- The Washington Times - Wednesday, April 27, 2016

Several weeks ago, I wrote a column titled “Is Bill Clinton in the FBI crosshairs?” That question appears to be increasingly relevant because of the emergence of another, more central one:

Was Hillary Clinton’s unsecure, private email server set up by her husband’s top political operative in order to turbocharge their own political and financial interests?

Justin Cooper may hold the answer.

Mr. Cooper is a central player in the shadowy worlds of Bill and Hillary Clinton — serving as Mr. Clinton’s top aide since 2015, when his predecessor, former right-hand man and “surrogate son” Doug Band, resigned from the Clinton Foundation — yet he has largely escaped notice.

The obscure Mr. Cooper may, in fact, be the linchpin of the case swirling around the Clintons. Perhaps more than anyone apart from the principals themselves, he is at the nexus of the Clinton Foundation, Hillary’s work at the State Department, and her possession of highly sensitive government documents. After all, Mr. Cooper was the one who, before she became secretary, negotiated with the Obama White House over the parameters of acceptable conduct by Bill Clinton and the foundation to minimize the possibility of “conflicts of interest.”

I have previously reported that the server in question actually belonged to, was paid for and was housed by Mr. Clinton, raising questions about his possible legal exposure. Now it appears that it wasn’t just his server, but his team and their co-motive: to leverage Mrs. Clinton’s position as secretary to expand their contacts and raise ever more exorbitant amounts of money for their foundation.

Recall that the FBI probe is proceeding along multiple tracks. The one involving her possible mishandling of classified material is the “what” part of the equation.

Far more important, however, is the “why.” Why did she have these documents on their unsecure, private server in the first place? What was the motive for receiving and sending so many of them, deleting more than 30,000 more and changing her story several times about their nature?

Motive is the key. That brings us to another part of the investigation: possible violations of public corruption laws in the co-mingling of Clinton Foundation work with her duties at the State Department.

Enter Mr. Cooper.

The server for her private domain name, ClintonEmail.com, and the foundation-run PresidentClinton.com shared an email network and a physical location in New York while she was secretary, both under Mr. Clinton’s auspices. It was Mr. Cooper who, according to archived Internet records, registered both ClintonEmail.com and PresidentClinton.com, which was used by top Clinton Foundation personnel.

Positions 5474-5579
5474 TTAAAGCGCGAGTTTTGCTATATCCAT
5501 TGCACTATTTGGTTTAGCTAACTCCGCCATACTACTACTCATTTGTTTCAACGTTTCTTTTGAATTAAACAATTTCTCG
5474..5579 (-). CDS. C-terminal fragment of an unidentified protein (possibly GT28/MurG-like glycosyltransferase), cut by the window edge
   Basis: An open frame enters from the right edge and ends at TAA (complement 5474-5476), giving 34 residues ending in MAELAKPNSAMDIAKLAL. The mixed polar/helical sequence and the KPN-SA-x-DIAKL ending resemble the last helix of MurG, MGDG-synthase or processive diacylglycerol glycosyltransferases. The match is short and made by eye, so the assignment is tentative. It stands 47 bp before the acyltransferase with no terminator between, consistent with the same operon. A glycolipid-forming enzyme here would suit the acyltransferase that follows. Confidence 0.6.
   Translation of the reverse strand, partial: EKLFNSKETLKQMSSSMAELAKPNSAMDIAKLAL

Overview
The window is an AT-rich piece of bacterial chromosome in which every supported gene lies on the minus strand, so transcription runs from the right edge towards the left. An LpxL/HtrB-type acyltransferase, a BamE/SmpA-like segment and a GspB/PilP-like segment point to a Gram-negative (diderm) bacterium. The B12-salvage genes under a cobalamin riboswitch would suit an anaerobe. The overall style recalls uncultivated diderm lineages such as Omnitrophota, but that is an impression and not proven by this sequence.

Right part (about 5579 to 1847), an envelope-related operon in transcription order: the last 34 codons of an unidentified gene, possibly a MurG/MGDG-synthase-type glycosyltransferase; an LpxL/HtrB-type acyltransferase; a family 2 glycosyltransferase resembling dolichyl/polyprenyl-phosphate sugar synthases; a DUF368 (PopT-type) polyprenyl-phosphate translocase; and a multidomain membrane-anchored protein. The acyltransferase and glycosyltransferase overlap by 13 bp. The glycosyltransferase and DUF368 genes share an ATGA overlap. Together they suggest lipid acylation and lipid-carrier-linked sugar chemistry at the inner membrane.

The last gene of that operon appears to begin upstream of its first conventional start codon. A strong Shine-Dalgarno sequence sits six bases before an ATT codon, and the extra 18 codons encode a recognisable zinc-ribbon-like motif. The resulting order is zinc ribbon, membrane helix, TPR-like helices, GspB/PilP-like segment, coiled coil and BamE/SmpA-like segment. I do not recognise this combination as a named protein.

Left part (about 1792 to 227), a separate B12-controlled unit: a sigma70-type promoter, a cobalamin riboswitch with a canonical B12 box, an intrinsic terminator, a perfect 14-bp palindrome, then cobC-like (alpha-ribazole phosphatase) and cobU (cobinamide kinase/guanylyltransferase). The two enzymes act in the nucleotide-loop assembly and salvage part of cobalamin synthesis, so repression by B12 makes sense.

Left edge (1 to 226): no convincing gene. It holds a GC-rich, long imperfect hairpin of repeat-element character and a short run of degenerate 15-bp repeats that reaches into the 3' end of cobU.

Mr. Cooper served as a coordinator between the overlapping worlds of Mrs. Clinton, Mr. Clinton and the foundation. He is a top fundraiser for the Clinton Foundation. He is also a senior adviser to Teneo, founded by Mr. Band and whose clients — such as Coca-Cola, Dow Chemical and Bank of America — certainly gained access to the former president, the secretary of state and their vast international network. At one point, Mr. Clinton was given a contract with Teneo for his rainmaking efforts worth $3.5 million.

Teneo’s dealings have been shrouded in secrecy, perhaps because it appears to have served as a feeder fund for the Clinton Foundation. Among the Clinton loyalists employed by Teneo: Mrs. Clinton closest aide, Huma Abedin, who served as a Teneo “senior adviser” while she was also employed by Mrs. Clinton’s State Department, the Clinton Foundation and Mrs. Clinton personally; six former State Department officials, including her former economic envoy to Northern Ireland, Declan Kelly; and Mr. Cooper, whose bio, before it was scrubbed from Teneo’s website, noted, “In addition to his role with Teneo, Mr. Cooper serves as Senior Advisor to President William J. Clinton ” and “assists in operating the Clinton Foundation, Clinton Global Initiative and the Clinton Family Foundation.”

As investigator Charles Ortel has put it, “Lightly regulated and opaque businesses such as the Foundation and Teneo are perfect vehicles through which government influence can be monetized. Overlay secretive ‘members only’ conclaves such as Clinton Global Initiative gatherings and you can hide corruption in the guise of charity.”

In an interview last year on NBC’s “Meet the Press,” Mrs. Clinton denied communicating with the foundation while at State. “Other people in the State Department did,” she said, “in accordance with the rules that had been adopted [per Mr. Cooper’s arrangement with the Obama administration].” But according to an Oct. 28, 2009 email, Mrs. Clinton wrote longtime adviser Sidney Blumenthal and copied Mssrs. Band and Cooper at the foundation. I suspect the email’s content is of interest to the FBI.

If she mixed State Department and foundation work, perhaps Mr. Clinton was also trying to work around the deal struck by Mr. Cooper to raise requests with State to do sleazy but lucrative speaking engagements in unsavory places such as North Korea and Congo (requests which State ultimately denied).

A source familiar with Mr. Cooper’s arrangement with the Clintons tells me that they have paid his legal fees associated with the FBI investigation, amounting to “hundreds of thousands of dollars.” They aren’t paying those costs out of a sense of decency. They’re paying them because he knows the “why” of the server, which may very well have been to make it easier for the foundation to hustle big donations.

One wonders what, if anything, Mr. Cooper is telling the FBI — and whether the whole sordid Clinton house of cards will be left standing.

Monica Crowley is editor of online opinion at The Washington Times.

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